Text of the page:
Abraham and the Sacrifice of Faith (The Story Notes #3)

My church is, across all departments, going through The Story, a chronological, abridged edition of the Bible that takes you through the story of Scripture from Genesis to the end of Acts in 31, novel-like chapters. It’s a fun project that’s challenging me to deal with narrative sections, teach large chunks at a clip, and point my kids to Christ throughout the whole redemptive-historical story-line of the text.

That said, it seemed worth it to start posting my notes for these talks on a regular basis. It might happen every week, or not, depending on how helpful I think it is, or time constraints. My one request is that you remember these are pretty rough notes and I’m teaching my students, not a broader audience.

abraham and isaacText: Genesis 22 (Also, 12, 15)

One of the most terrifying and significant stories in western world, is God’s testing of Abraham with the sacrifice of Isaac. Soren Kierkegaard wrote a whole book about it, meditating on the ethical issues involved in obeying the command of God to sacrifice your child. What does faith look like in that situation? What horror must Abraham have felt as he thought of killing his own child. What a terrible ‘test’ that must have been.

Now, the word ‘test’ can mean test, or trial, or tempt. So, God is putting Abraham through a trial. It’s a trial of faith. A trial of sacrifice. God wants to teach Abraham, and us, something in this test. I’ll just say that Abraham was shocked by the test as well, but probably not for the same reasons as Kierkegaard was.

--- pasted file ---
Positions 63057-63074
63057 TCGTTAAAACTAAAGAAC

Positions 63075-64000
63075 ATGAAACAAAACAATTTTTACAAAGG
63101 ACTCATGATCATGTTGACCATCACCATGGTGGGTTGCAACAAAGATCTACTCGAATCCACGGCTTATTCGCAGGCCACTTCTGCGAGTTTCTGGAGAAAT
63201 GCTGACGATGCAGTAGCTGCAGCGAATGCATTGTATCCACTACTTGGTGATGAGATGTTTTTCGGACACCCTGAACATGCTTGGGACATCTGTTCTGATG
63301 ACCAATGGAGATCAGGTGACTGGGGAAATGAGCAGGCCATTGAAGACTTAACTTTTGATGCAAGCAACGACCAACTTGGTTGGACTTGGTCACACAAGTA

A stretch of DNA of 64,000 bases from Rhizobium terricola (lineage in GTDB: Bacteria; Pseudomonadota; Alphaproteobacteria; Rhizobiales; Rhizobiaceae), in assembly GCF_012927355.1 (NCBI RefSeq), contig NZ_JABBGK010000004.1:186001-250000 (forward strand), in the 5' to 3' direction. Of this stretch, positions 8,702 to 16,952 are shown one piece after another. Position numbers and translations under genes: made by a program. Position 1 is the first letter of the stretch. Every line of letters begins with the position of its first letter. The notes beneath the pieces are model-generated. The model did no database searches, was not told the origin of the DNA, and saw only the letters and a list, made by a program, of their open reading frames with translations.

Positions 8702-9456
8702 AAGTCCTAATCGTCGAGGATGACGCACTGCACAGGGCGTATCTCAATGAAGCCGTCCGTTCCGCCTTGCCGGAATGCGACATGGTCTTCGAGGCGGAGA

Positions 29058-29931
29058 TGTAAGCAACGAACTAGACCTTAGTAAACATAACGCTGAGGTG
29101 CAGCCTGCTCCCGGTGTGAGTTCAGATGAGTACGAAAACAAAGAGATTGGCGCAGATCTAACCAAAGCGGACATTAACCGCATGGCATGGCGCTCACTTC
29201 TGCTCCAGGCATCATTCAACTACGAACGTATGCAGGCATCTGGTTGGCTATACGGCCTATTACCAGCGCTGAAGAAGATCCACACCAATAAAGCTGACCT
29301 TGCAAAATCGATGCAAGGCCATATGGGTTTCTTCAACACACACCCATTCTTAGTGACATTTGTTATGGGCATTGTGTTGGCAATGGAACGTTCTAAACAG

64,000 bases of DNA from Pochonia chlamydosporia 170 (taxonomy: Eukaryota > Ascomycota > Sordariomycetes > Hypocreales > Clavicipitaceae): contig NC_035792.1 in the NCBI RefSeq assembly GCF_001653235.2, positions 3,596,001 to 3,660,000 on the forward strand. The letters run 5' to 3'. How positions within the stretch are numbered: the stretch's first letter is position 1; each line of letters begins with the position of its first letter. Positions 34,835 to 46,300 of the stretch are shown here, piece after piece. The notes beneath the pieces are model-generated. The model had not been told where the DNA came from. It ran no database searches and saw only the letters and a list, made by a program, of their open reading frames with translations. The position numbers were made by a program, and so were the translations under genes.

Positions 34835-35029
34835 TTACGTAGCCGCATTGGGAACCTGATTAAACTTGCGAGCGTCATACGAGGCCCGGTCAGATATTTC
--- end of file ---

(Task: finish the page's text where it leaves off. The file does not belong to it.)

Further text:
Sacrifice in the Ancient Near East – See, Abraham grew up in a world of child sacrifice. A lot of the neighboring gods had demanded them. Chemosh and Molech were two that famously consumed child after child after child. Abraham had probably grown up with neighbors who had offered up their children to the flames. We have archeaological digs with pits full of the bones of little children. What’s more he’d only been following this new God, for a while now. He still didn’t know much of his character. He knew he was surprising and powerful, but how different was he from the other gods? The Bible hadn’t been written yet, so he didn’t know that this God actually hated child-sacrifice. As horrifying as it sounds, with the pagan background that he had, I don’t feel that Abraham was shocked because of the kind of request it was.

What’s more, he knew he was a sinner. More than a couple of times, he had been a coward and tried to pimp out his wife. He had been an idolater for so long that he understood the principle involved in atoning for his life with the life of his firstborn son. If I had to guess, though he loved his son as any normal father would, perhaps even more because of how long he had to wait, the request wouldn’t have horrified him for the same reasons it horrifies us.

No, you see, I think the weird thing for Abraham, the thing that would have been running through his mind during those days of walking towards Moriah, would have been the promises. What would this mean for God’s promises?

The Call – Go to the beginning of Genesis chapter 12:1-3. See, after all that had come before, after creation, the fall of Adam and Eve there was a lot of history. Things went from bad to worse. Sin filled the earth and God caused a flood and only left few survivors to start over with. From there, humanity grew again, spread over the earth, and God began to set in motion a plan to fulfill his promise to Eve that one day he would save everything. He decided to start this plan by picking Abram, an idolater who had a wife who couldn’t conceive children.

The Lord had said to Abram, “Go from your country, your people and your father’s household to the land I will show you. “I will make you into a great nation,  and I will bless you;I will make your name great, and you will be a blessing. I will bless those who bless you,and whoever curses you I will curse and all peoples on earth will be blessed through you.”